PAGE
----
Whether it’s a simple sarnie or full-on fry-up, the potential of food-to-go shows no sign of cooling. Here retailers reveal what’s on the menu.
The food-to-go market remains a key factor in driving footfall for convenience retailers, and continues to grow and evolve. According to the HIM and MCA UK Food To Go Market Report 2019, the UK market is set to be worth £21.2bn in 2019 – 3% up on the previous year, with 12% of all trips to convenience driven by a food-to-go mission.
For Tony Lipscombe, owner of Premier Neyland Supermarket in Milford Haven, Pembrokeshire, food-to-go best-sellers vary from season to season. “In the summer, we sell a whole host of baguettes, sandwiches, and all sorts. Then in the winter, that’s when hot food to go takes over. It’s hot baps, sausage rolls, pasties and so on. We just make sure to cut down on how many we make depending on the time of year.”
Eat 17, which comprises four stores in London and Bishop’s Stortford, offers a wide range of hot food-to-go options with a twist. “Hot food is a massive thing for us. We have all sorts going on under that bracket,” says Eat 17 co-founder James Brundle.
“We have street food vendors that take up space within some of our stores. We probably have about 15 or so different concessions across the stores. They serve things ranging from vegan food to Japanese cuisine. But any hot food seems to go down very well with our customers.”
James believes that fresh is definitely the way forward. “We have our own kitchen at one of the sites, where all our own hot and cold food to go is prepared and cooked. We then distribute it across all the other sites accordingly. We have chefs who work there and make our own range of breads and sandwiches and so on.
“But the hot food-to-go stalls are something a bit different and show that hot food to go is definitely a massive part of our set-up. You can come in and take it away, or even sit down at some of the sites.”
Navin Soni, owner of seven Thriftys stores in Merseyside, is equally convinced that food to go provides unparalleled sales opportunities. “The food-to-go category is increasing all the time. We are constantly trying to develop our range, right across the board. It is a growth sector and you have to keep up,” he says.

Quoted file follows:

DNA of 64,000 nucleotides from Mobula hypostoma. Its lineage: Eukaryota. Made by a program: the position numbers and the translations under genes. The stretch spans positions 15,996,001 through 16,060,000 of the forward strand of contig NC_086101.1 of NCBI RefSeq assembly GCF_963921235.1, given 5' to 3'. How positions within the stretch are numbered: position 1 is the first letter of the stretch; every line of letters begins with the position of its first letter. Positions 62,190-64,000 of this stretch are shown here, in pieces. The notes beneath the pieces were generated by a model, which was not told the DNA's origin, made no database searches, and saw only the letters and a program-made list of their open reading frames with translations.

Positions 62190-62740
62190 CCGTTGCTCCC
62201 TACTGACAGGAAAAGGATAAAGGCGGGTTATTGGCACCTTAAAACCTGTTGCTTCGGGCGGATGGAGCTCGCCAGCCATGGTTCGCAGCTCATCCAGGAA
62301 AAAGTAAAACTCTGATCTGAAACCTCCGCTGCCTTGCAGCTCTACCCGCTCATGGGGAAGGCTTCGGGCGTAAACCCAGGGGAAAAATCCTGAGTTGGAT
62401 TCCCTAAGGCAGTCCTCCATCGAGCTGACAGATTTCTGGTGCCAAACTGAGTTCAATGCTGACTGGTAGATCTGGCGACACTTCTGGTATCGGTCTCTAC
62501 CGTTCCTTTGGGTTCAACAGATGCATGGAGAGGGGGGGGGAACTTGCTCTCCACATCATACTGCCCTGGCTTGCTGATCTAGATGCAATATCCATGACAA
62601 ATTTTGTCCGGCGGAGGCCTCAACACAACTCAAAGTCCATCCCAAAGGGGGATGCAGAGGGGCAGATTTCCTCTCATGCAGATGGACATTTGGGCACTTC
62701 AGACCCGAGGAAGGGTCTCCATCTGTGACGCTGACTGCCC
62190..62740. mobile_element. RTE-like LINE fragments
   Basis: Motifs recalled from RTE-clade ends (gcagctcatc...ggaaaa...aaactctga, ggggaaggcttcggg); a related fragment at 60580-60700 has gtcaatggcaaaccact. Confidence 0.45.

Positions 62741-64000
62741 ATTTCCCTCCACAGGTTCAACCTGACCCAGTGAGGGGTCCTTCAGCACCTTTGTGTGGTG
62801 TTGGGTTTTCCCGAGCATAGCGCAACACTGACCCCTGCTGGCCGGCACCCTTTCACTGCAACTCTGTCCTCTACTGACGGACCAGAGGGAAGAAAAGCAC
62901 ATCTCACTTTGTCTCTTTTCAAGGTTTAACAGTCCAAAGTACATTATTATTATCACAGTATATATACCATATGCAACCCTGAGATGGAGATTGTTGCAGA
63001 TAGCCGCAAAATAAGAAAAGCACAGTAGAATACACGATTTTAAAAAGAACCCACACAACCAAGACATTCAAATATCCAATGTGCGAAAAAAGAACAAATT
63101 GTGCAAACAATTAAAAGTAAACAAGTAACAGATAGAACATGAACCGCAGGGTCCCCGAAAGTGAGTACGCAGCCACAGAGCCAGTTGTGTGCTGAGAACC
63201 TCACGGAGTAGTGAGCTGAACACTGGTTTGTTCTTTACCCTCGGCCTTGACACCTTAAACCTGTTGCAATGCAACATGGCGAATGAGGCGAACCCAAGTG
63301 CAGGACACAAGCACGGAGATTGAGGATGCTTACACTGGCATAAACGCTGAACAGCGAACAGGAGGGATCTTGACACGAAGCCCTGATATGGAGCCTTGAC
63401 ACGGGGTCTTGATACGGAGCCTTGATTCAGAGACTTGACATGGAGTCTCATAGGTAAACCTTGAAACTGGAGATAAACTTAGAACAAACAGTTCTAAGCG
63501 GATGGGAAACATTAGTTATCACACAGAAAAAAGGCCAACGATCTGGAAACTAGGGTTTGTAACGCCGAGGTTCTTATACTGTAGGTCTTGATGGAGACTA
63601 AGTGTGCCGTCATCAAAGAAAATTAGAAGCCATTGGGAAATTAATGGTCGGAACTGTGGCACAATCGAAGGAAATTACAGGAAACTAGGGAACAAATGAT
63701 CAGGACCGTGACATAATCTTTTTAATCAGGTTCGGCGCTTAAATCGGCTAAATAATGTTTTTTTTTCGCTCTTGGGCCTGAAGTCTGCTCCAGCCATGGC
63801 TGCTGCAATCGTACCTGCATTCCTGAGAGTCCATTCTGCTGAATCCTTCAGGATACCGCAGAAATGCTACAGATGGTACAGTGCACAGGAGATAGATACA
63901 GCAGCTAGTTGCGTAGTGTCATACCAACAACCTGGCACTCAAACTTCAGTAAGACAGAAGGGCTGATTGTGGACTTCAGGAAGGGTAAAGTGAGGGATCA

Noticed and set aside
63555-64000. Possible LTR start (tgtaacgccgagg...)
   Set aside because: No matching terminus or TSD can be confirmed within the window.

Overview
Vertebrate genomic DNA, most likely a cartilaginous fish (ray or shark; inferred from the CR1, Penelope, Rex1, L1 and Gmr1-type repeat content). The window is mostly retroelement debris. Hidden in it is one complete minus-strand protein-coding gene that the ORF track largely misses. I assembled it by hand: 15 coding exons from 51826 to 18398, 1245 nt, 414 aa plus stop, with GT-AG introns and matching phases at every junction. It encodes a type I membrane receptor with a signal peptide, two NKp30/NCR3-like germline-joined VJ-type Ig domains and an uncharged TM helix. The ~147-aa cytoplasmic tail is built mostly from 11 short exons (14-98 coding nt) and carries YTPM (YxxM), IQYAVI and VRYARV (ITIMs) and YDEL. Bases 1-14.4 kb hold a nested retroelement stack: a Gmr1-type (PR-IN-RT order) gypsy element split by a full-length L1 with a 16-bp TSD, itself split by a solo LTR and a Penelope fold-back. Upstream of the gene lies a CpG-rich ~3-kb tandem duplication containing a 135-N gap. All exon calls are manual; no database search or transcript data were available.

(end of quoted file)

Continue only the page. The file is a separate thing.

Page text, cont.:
“We predominantly sell cold food to go at the moment, but we expect that to change. We have recently got a new slushies machine because we’d heard they were doing well, and now we are looking at a new hot counter as we know that is the next thing. That is the next step for us – talks with a franchisee food operator.”
Fan the flames
Doritos has added a flame grilled steak flavour to meet demand for meat flavours in the savoury snacks category. The crisps come in 180g (rrp £2) or £1 pricemarked 80g bags, and will be supported with TV, digital and shopper marketing activity.
Navin is on the right track as hot food to go tends to be more valuable for retailers, with an average basket value of £5.61, compared with £4.73 for chilled food to go (HIM/MCA, CTP 2018).
Mary Byrne, trade marketing manager at Aryzta Food Solutions, highlights the importance of the hot food-to-go sector. “Offering customers a good selection of hot food is a simple, cost effective way for convenience retailers to attract new shoppers and increase basket spend,” she says.
Adelie Foods head of category marketing Wayne Greensmith also believes hot food offers great potential. “There has also been an increased demand for more hot food options for consumers on the move, and 45% of food-to-go shoppers would like a larger range of hot food-to-go products,” he says.